Review: Batman Vol. 11: The Fall and the Fallen trade paperback (DC Comics)


With just over 10 issues to go before the end of Tom King's regular Batman run, Batman Vol. 11: The Fall and the Fallen is a big one, giving us our clearest look yet at Bane's overarching plan to break the Batman. The answers, when they come, describe a plan so outlandish as to challenge even the limits of comic book believability, but no one can say King's run so far has not been about pushing the limits. And wonderfully — in the weirdo, mad, loopy storytelling style that has come to define this run — we begin to see various thematic elements coming back home to roost, demonstrating above all else that nothing has been accidental in this run and nothing has been wasted. I am so, so very tempted to end King's run by going back and reading the whole thing over again.

[Review contains spoilers]

To pose a grand Grant Morrison-ian theme on Tom King's Batman run, I might say this is the story of Batman getting defeated by comics. By which I mean that Bane's whole plot hinges on Batman believing that things are the same as they ever were — the monthly or every-six-issues cycle of a villain on the rise, Batman seemingly defeated, and then triumphing in the end. We saw this indeed in the first three-volume arc of King's run in which Batman battles Bane, with even some in-story acknowledgment that Batman is stuck in a cycle of combat with his constantly attacking enemies. Recognizing this, and facing his own mortality, Batman Bruce Wayne seeks to break the cycle by doing something he's never done before, considering his own happiness and proposing marriage to Catwoman Selina Kyle.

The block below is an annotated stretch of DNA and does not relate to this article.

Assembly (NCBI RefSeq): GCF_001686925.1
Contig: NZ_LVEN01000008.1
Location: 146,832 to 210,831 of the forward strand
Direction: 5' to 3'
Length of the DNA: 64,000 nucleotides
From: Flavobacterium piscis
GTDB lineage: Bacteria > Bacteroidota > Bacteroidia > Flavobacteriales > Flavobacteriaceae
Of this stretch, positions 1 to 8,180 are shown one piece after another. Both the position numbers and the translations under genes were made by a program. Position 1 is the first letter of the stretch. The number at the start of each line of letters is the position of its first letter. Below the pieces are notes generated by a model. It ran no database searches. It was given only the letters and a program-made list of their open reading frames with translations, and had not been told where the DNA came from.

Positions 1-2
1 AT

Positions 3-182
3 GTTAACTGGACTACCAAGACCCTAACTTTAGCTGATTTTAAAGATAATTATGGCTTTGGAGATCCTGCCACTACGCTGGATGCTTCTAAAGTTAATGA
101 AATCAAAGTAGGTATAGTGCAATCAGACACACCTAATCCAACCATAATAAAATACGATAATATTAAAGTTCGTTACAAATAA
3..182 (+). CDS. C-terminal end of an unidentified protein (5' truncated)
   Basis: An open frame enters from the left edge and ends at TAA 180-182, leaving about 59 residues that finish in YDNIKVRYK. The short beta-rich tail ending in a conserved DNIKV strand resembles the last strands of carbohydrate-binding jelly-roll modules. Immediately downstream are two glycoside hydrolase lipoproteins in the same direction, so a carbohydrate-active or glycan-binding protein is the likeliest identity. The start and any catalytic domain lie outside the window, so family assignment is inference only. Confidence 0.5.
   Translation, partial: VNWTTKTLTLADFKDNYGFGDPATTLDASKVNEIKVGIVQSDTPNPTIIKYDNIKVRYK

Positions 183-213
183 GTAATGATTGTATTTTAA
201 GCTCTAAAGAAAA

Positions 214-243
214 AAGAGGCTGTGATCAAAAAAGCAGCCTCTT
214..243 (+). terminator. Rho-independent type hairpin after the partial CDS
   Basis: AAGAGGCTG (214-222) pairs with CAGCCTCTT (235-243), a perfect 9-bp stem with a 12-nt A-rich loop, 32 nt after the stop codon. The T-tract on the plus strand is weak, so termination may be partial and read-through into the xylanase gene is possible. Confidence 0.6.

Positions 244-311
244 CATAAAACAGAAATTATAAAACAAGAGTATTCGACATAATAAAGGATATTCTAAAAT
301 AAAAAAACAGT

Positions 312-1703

But we've known since Batman Vol. 7: The Wedding, after Selina breaks off the engagement and her maid of honor, Holly Robinson, reports right to Bane, that something was amiss. With Fall and the Fallen, we finally know exactly how amiss, that it has been Bane all along, from the crashing airplane that made Bruce consider his own death to imprisoning Bane and feeling the cycle of repetitiveness that brought him to propose to Selina, to Selina leaving Bruce at the altar, it's all been Bane. Essentially, even as Batman has thought himself to be the arbiter of his own destiny, able to change the course of his life as it's unfolded month after month for decades, he's actually no better able to slip the narrative cycle than he ever has been; it's still an attacking villain, it's still a machination.